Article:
>>9613 That's neat to see teams begin to do mashups with readily available systems. Definitely right up our alley here.
This seems to be a interesting comunity for robotists: https://synthiam.com/Community - with projects and their makers here: https://synthiam.com/Community/Robots?sort=2 - Just found it, so I can't say how good it really is.
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A Japanese company created a decent companion robot 5 years ago called Palmi. It remembers what you chat about, comments on unusual things and what you're doing, remembers peoples voices and faces, can have group conversations, and can walk around a bit. It cost $3000 though and didn't get much attention beyond documentaries and exhibitions before being discontinued. https://www.youtube.com/watch?v=xaesUaCTBlk https://www.youtube.com/watch?v=x3TIKwueRSU https://robots.dmm.com/robot/palmi They also made a dancing robot, Premaid AI, for $1500 and a bunch of others but all their robots are discontinued now. https://www.youtube.com/watch?v=avwJElBz4Cg https://www.youtube.com/watch?v=cGxvshwAqvE https://robots.dmm.com/robot/premaidai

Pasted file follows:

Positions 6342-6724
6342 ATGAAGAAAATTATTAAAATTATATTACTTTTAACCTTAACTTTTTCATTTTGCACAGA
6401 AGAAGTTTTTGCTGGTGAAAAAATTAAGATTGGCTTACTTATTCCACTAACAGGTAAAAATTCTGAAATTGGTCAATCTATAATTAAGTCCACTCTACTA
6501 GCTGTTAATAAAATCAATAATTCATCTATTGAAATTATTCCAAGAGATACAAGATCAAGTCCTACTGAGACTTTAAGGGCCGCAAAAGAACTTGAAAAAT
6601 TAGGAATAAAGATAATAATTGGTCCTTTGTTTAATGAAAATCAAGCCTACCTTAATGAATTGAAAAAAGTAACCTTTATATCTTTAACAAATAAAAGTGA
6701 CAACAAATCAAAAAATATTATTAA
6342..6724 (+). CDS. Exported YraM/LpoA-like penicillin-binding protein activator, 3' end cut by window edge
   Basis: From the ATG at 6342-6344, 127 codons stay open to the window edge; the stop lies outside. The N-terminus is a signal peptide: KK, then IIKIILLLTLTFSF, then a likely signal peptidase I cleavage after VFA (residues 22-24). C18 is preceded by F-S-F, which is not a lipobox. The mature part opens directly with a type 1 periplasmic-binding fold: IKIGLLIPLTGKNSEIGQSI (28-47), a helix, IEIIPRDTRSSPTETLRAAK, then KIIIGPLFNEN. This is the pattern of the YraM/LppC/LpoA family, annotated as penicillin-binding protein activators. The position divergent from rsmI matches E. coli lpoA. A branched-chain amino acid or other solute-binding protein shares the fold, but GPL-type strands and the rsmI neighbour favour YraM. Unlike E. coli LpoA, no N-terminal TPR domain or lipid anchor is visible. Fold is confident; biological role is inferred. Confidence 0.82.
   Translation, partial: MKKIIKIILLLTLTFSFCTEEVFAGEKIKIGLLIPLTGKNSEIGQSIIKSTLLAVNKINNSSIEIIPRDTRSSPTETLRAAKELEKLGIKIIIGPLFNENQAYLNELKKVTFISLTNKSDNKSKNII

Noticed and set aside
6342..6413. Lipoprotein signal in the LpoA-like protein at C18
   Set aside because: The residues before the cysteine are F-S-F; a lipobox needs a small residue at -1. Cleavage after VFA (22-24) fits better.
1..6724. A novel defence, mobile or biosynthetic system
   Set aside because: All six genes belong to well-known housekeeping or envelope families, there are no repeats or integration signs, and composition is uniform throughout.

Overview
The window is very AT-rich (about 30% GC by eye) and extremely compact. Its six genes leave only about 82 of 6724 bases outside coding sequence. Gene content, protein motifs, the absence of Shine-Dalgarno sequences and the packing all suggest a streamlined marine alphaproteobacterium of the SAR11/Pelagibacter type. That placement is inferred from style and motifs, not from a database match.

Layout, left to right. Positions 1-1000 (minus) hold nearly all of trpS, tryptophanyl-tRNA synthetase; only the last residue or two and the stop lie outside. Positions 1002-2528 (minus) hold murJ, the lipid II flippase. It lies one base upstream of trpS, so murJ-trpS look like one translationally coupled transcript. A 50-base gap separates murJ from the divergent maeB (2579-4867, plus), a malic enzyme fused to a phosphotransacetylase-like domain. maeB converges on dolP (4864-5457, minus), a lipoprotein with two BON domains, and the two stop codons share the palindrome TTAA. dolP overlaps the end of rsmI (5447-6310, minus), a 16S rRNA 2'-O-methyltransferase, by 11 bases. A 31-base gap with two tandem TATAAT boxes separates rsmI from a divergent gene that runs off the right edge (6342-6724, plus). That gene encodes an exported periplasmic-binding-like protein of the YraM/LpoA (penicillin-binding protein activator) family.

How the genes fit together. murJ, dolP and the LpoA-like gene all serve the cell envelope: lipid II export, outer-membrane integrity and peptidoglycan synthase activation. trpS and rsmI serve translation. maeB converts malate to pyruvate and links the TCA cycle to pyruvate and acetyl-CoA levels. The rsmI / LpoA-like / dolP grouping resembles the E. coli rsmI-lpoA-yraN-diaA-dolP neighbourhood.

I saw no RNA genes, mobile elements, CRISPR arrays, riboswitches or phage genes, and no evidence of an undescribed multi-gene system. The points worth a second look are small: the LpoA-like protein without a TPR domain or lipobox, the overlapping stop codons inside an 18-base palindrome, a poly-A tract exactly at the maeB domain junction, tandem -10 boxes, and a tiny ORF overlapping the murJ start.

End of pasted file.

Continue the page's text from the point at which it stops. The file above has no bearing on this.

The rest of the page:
>>10218 > but all their robots are discontinued now. Too bad, but thanks very much for bringing them up for us here Anon. Any idea what the scientists, designers, and engineers who worked on these projects are doing these days? Also (silly question since they were obviously commercial endeavors) any chance any of these system software or designs are accessible today?
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Here's an overview by James Bruton on robot projects: https://youtu.be/XpkVhmbLVTo including humanoids.